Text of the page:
Contrary to the view expressed by the trial court, there must be a "tolling" or preservation of the layoff period if Sec. 2021 is to have any meaning for one who enters active duty while in a layoff status. That tolling, however, would only give the veteran the position of employment he or she had on the date active duty commenced.
The controlling statutory provision is 38 U.S.C. § 2024(c) which states:
Any member of a Reserve component of the Armed Forces of the United States who is ordered to an initial period of active duty for training of not less than three consecutive months shall, upon application for reemployment within thirty-one days after (1) such member's release from such active duty for training after satisfactory service ... be entitled to all reemployment rights and benefits provided by this chapter for persons inducted under the provisions of the Military Selective Service Act....
Members of the National Guard are members of a "reserve component" by definition. 38 U.S.C. § 2024(f). Additionally, Sec. 2024(c) incorporates 38 U.S.C. § 2021(a) (2) (B), which states that persons who leave a position of employment with a subdivision of state government for induction into active military service are entitled, upon satisfactory completion of service, to be restored to the original position or to a position of like seniority, status, and pay.
While the pertinent statutes appear to apply only to persons who are permanently employed on the date of induction, the statutory protections have been applied to employees in a "lay-off' status as well. Kelly v. Ford Instrument Co., Div. of Sperry Rand Corp., 298 F.2d 399 (2d Cir. 1962). Therefore, even though Mr. Colon was not actually working on the date he entered active duty, he was still "in the employ" of Shawnee County on that day for the purpose of the Act.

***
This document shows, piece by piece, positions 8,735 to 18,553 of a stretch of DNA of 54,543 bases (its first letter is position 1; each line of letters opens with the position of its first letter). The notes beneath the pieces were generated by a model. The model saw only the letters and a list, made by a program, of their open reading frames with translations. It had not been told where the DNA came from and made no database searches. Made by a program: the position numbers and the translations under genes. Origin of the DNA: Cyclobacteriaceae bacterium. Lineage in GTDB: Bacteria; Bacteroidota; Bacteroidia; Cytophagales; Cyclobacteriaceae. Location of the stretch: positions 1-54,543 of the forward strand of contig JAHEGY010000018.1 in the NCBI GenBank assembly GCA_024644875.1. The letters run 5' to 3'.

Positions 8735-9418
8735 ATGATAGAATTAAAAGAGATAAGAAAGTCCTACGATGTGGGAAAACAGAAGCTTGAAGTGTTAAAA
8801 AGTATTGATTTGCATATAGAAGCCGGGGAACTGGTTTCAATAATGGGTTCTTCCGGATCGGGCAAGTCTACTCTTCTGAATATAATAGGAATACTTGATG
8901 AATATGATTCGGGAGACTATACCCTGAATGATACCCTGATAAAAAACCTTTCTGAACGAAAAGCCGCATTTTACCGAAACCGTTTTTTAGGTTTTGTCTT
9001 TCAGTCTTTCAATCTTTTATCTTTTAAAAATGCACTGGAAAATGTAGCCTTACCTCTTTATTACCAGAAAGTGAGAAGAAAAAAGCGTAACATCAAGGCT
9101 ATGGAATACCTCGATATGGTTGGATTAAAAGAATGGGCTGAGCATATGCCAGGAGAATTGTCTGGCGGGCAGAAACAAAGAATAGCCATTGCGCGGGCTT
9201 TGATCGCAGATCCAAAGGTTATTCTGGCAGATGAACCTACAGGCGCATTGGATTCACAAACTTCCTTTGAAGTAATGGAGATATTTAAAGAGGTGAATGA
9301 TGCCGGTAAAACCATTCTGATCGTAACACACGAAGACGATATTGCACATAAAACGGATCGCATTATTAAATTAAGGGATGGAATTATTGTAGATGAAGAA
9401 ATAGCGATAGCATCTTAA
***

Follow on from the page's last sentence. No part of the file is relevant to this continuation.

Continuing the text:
The Act restores to veterans the same employment status they enjoyed when they entered active military service. Monroe v. Standard Oil Co., 452 U.S. 549, 101 S. Ct. 2510, 69 L. Ed. 2d 226 (1981). This restoration does not, however, create new or additional employment rights, nor is a veteran entitled to any protection other than restoration of the veteran's original position together with accumulated seniority and benefits at the time of enlistment or activation. Id. at 561, 101 S. Ct. at 2517.
Because Mr. Colon was "in the employ" of Shawnee County on March 3, 1981, the date he entered upon active duty, he was entitled to retain the employment right then available to him. On that day, this right was the right to remain on the layoff list for twenty more days. Additionally, for the purpose of applying the Act, the right to remain on the list for those twenty days constituted his "position" within the meaning of Sec. 2021(a) (2) (B).
Because he made a proper application for reemployment on July 3, 1981, and was apparently qualified to perform the duties of his position, Mr. Colon was entitled to be restored to the layoff list for a period of twenty days, or until July 23, 1981. Restoration to layoff status would have returned Mr. Colon to the employment status he enjoyed at the time he began active duty precisely as the Act mandates.
We conclude the magistrate granted summary judgment to the County for an incorrect reason. This conclusion, however, affords Mr. Colon only a pyrrhic victory because even though Mr. Colon was protected by the Act until July 23, 1981, no vacancies for the collector position occurred before that date. On July 23, 1981, Mr. Colon's layoff list eligibility expired, and he was no longer entitled to reemployment benefits under the Act. Ultimately, then, the trial court correctly denied relief to Mr. Colon.